conditional_block (rc == 0 /* exit block when expression doesn't hold */) {
/*** the statements s1, s2, & s3 ***/
rc = s1();
rc = s2();
rc = s3();

/*** clean up ***/
return rc;

1- (I think) readable & elegant & clear logic-flow
2- no code-repetition
3- one entrance, one exit for the function
1- imaginary (maybe a nice C# v3.0 feature? hint hint ;-))

so what do you guys think? do you know of a nice style of write such common-functions?

Aug 30, 2005

What do you listen to while working?

What do you listen to when you work or study?

I usually look for no-lyrics, melow but not boring, complex but not distracting type of music. My favorites:

1- Mystical Legacies by Ali Jihad Racy. This album contains solo pieces by Racy on different Arabic and Middle Eastern instruments. The nay tracks are especially beautiful. Racy is considered the foremost Arabic musician in the US (yes, not Simon Shaheen)

2- Clarinet Trio & Quintet by Brahms. Towards the end of his life, Brahms decided to retire and never compose again, but then he did. And the last few pieces he produced were amazing. While I find early Brahms a bit too "obvious", his late compositions are truly at a different level. Just like with Mozart's Requiem and Beethoven's Ninth (although his earlier pieces are also amazing), for some reason, "maturity" does show up in music. And it's not just music maturity, but it's life-experience reflected on the composition.

So that is me. What do -you- listen to while working or studying?

Aug 27, 2005

Oh sweet California

Sabbar at china town 5
Originally uploaded by arrabi.
I go to this small dinky arab shop next to the musala in san jose (California, where I've moved very recently), and
what do I find!? ha, what do I find in this small dinky arab shop!?
In this small dinky arab shop, I find a piece of my lost spirit:

- SABBAR!! (prickly pears), oh, I've been looking for this stuff for so
long! In seattle I used to hunt in China Town every weekend to get it
like once a year.
- Bala7!! (yes, not Tamer, but hard juicy yellow Bala7). I did not have
bala7 since I was in Jordan in 2000. Ah.. the years I've yearned for one.
- real Teen!! and I'm not talking about the plastic green stuff you get
at Safeway. This is nice sweet teen (although I'm still looking for
that Syrian purple teen - big, juicy & self-peeling)
- Khiyar and Kosa!! the real thing, small & tasty and free of those huge
- white Seeds (bizir ya3ni, bizir!)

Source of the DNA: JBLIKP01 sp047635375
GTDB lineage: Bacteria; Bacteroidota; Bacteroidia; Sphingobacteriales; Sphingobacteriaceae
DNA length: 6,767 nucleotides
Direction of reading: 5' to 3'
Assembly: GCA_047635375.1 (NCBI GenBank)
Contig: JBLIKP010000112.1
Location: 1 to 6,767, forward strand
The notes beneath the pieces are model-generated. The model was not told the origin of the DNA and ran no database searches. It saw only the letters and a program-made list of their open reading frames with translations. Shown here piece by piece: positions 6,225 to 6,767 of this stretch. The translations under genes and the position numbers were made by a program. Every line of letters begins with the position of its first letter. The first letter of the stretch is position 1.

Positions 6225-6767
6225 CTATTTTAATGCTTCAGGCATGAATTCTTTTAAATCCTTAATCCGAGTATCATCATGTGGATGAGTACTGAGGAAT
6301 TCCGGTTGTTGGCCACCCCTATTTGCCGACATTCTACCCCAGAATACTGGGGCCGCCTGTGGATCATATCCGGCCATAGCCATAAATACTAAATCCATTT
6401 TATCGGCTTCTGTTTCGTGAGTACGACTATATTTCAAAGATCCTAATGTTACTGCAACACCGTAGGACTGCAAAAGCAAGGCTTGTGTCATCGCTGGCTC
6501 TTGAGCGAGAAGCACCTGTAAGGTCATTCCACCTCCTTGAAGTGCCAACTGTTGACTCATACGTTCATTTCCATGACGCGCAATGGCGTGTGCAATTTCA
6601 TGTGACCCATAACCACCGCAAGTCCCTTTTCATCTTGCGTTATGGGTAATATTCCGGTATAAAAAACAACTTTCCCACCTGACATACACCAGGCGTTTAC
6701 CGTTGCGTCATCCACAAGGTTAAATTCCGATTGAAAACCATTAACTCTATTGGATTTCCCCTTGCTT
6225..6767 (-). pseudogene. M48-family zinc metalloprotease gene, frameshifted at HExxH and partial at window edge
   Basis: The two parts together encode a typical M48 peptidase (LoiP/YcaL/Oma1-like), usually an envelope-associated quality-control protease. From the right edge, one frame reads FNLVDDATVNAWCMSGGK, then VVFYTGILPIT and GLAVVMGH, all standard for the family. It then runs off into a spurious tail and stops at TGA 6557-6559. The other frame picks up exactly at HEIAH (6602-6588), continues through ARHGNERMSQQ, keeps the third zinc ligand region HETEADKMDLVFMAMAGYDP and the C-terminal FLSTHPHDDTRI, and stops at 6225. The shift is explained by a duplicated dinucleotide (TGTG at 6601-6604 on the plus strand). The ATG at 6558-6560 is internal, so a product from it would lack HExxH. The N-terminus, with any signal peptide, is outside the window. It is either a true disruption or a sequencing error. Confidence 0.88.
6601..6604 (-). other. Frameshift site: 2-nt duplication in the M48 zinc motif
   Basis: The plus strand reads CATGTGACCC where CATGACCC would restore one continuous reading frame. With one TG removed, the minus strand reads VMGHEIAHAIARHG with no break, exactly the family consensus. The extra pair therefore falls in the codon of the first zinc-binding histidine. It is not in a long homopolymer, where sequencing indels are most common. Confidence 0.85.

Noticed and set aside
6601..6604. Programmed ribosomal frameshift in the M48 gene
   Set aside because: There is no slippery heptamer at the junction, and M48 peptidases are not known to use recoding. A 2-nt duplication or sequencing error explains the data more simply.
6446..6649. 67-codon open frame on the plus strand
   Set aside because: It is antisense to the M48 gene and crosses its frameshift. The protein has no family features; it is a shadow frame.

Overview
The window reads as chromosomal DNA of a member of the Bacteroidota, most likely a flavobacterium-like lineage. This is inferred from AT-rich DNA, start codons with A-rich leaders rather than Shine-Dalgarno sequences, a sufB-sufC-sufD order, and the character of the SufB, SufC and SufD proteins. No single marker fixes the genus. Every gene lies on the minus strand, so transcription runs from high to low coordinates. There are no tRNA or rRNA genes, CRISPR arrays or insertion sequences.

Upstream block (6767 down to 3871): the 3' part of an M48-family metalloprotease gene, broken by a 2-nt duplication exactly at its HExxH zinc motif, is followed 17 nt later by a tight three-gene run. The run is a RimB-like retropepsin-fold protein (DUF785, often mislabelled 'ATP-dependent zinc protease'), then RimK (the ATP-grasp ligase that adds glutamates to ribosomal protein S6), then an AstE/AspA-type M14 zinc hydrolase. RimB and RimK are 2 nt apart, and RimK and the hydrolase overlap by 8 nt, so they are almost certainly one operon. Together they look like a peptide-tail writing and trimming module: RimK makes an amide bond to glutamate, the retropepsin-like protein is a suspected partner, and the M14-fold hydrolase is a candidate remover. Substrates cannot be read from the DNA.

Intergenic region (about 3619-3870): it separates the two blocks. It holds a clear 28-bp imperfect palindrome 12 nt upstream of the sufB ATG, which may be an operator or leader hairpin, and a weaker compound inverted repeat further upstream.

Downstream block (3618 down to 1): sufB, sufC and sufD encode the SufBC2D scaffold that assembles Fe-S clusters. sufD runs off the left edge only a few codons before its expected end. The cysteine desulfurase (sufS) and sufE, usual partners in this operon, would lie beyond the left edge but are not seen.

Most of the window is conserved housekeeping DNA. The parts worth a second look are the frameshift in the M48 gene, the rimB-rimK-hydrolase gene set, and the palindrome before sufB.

ah.. I know this sounds weird, but mediterranean fruits are hard to find in the US. California is so different. It's so similar to back home. People even have Lemon & Orange trees in their backyards.

(note: I didn't have my camera, so forgive me for using an older picture of Sabbar in Seattle)

Aug 25, 2005

Hijab Swim Suits!

Interesting idea... and... they actually look nice. It'll be nice to know if they are practical (did anybody try them or have seen them in use?)

Aug 23, 2005

The problem of modern Arabic music

Many accuse modern Arabic songs with extreme degradation.

You hear: Oh, Om Kalthoum's songs are the best.
You hear: All this Amr-Diab, Nansi stuff is nonsense.

But is it?
What makes a good song?
You can spend years researching the question. You can come up with a complicated rating system that gives points depending on the originality of the melody, the meaningfulness of the words, the "dignity" of the singer, etc. But then at the end, you would just create a very complicated system to answer the question "how much do you like this song?"; a question you can answer instantly after listening to it. And, if some other person creates another rating system, most likely his results will differ from yous. Thus, this whole rating system idea does not get us anywhere.

So again to the question, what makes a good song?
It seems that what matters the most, is whether people like the songs or not. Do the people in the Arab world like the modern songs? Just by looking at the concerts, bus stations, radio channels - a resounding yes, people love the music of today.

And this brings us full-circle: why do people accuse modern Arabic songs with extreme degradation, if they actually like them?

I don't know. Do you?

Jul 29, 2005

Kitsap Beach

Originally uploaded by arrabi.
testing Flickr's compatibility with the Blogger

Jul 27, 2005

Want to share your photos?

I wanted to give my uncle an easy-to-use powerful subscription to a photo-sharing site. I was SOOOO confused. There are SO MANY of these sites at very differing prices.
I found this "photo-sharing search engine" site very very useful:

Online Photo Resource Guide

Other good links:

kinda useful:

I also know that is weak. So far, my choice is seems very good but expensive. (now Kodak) gets a lot of praise, but I'm not sure. seems interesting... didn't try it yet. has a lot of people. Nice place to browse.
hope you find this useful.

Jul 6, 2005


It has been a while since I've last blogged... many reasons, but mainly got married, and so I blog verbally now :-).
I'm trying the new ImageBlog feature... and this is my first try. The beautiful autumn of Seattle...